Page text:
As Principal, it is important to me that we have a school where children are surrounded by a natural beauty; to spaces where the lines of learning are blurred between outside and in. Experiences such as knowing their beautiful city of Melbourne, the Yarra precinct, the Royal Botanic Gardens, Port Phillip Bay, the Mornington and Bellarine Peninsulas, and of course our school camps and excursions further afield to Phillip Island, the Toolangi State Forest, the Grampians, the Victorian Alps, and Arnhem Land. By having these experiences, we are fostering a deep connection with the environment, a sense of moral purpose to protect their planet, and a deep love of nature that will sustain them throughout life and provide a sense of peace and hope.

When we place such pivotal importance on the environment; when it is embedded as the third teacher in our curriculum and pedagogy, we can ensure that every space is one of educational beauty.

As Principal, it is important to me that we have a school where children are surrounded by a natural beauty; to spaces where the lines of learning are blurred between outside and in. Experiences such as knowing their beautiful city of Melbourne, the Yarra precinct, the Royal Botanic Gardens, Port Phillip Bay, the Mornington and Bellarine Peninsulas, and of course our school camps and excursions further afield to Phillip Island, the Toolangi State Forest, the Grampians, the Victorian Alps, and Arnhem Land. By having these experiences, we are fostering a deep connection with the environment, a sense of moral purpose to protect their planet, and a deep love of nature that will sustain them throughout life and provide a sense of peace and hope.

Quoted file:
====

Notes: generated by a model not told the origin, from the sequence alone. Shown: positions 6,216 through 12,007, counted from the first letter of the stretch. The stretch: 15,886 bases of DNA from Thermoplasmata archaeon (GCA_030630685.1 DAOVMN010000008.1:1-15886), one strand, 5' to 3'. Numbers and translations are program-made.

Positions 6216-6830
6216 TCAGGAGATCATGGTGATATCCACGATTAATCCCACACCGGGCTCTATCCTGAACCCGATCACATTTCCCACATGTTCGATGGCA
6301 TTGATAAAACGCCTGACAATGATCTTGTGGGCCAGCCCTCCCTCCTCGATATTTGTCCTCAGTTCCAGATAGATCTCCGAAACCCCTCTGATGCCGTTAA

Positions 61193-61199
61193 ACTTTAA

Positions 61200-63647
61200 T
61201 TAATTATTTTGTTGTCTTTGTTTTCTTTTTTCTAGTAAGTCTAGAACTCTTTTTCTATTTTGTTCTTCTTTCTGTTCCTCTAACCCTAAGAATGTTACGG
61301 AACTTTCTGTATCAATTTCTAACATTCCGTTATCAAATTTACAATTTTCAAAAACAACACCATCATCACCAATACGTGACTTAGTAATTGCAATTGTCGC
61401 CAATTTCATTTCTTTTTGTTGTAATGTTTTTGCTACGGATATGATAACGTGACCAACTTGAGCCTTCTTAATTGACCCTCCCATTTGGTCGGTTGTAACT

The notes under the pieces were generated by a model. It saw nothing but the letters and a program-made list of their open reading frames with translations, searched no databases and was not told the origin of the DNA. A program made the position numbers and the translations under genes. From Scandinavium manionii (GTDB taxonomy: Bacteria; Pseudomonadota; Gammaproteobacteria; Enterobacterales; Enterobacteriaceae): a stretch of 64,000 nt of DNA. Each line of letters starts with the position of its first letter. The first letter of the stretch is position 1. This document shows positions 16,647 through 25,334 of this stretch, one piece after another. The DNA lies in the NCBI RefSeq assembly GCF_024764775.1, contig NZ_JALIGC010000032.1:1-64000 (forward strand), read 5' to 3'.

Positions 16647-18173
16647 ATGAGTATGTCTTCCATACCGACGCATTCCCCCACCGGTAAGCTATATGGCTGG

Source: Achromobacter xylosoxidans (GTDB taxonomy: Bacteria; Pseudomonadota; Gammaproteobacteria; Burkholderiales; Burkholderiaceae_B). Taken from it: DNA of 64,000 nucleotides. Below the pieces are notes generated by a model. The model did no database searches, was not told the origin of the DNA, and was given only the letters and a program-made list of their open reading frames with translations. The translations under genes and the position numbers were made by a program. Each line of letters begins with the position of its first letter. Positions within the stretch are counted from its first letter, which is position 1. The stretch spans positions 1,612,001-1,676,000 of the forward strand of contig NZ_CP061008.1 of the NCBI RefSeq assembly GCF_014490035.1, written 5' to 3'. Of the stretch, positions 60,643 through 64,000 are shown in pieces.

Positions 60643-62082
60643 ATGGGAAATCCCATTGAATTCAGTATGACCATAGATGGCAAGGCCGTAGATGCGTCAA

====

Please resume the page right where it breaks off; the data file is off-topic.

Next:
When we place such pivotal importance on the environment; when it is embedded as the third teacher in our curriculum and pedagogy, we can ensure that every space is one of educational beauty.

References:

  1. Vygotsky, L. S. (1978). Mind in society: The development of higher psychological processes. In M. Cole & S. Scribner, (Ed.) Mind in Society: The Development of Higher Psychological Processes. Cambridge, MA: Harvard University Press.
  2. Chawla, L. (2020). Childhood nature connection and constructive hope: A review of the research on connecting with nature and coping with environmental loss. People and Nature 2(3) DOI:10.1002/pan3.10128

References:

  1. Vygotsky, L. S. (1978). Mind in society: The development of higher psychological processes. In M. Cole & S. Scribner, (Ed.) Mind in Society: The Development of Higher Psychological Processes. Cambridge, MA: Harvard University Press.
  2. Chawla, L. (2020). Childhood nature connection and constructive hope: A review of the research on connecting with nature and coping with environmental loss. People and Nature 2(3) DOI:10.1002/pan3.10128

References:

  1. Vygotsky, L. S. (1978). Mind in society: The development of higher psychological processes. In M. Cole & S. Scribner, (Ed.) Mind in Society: The Development of Higher Psychological Processes. Cambridge, MA: Harvard University Press.
  2. Chawla, L. (2020). Childhood nature connection and constructive hope: A review of the research on connecting with nature and coping with environmental loss. People and Nature 2(3) DOI:10.1002/pan3.10128
Written By

Dr Toni E. Meath

Principal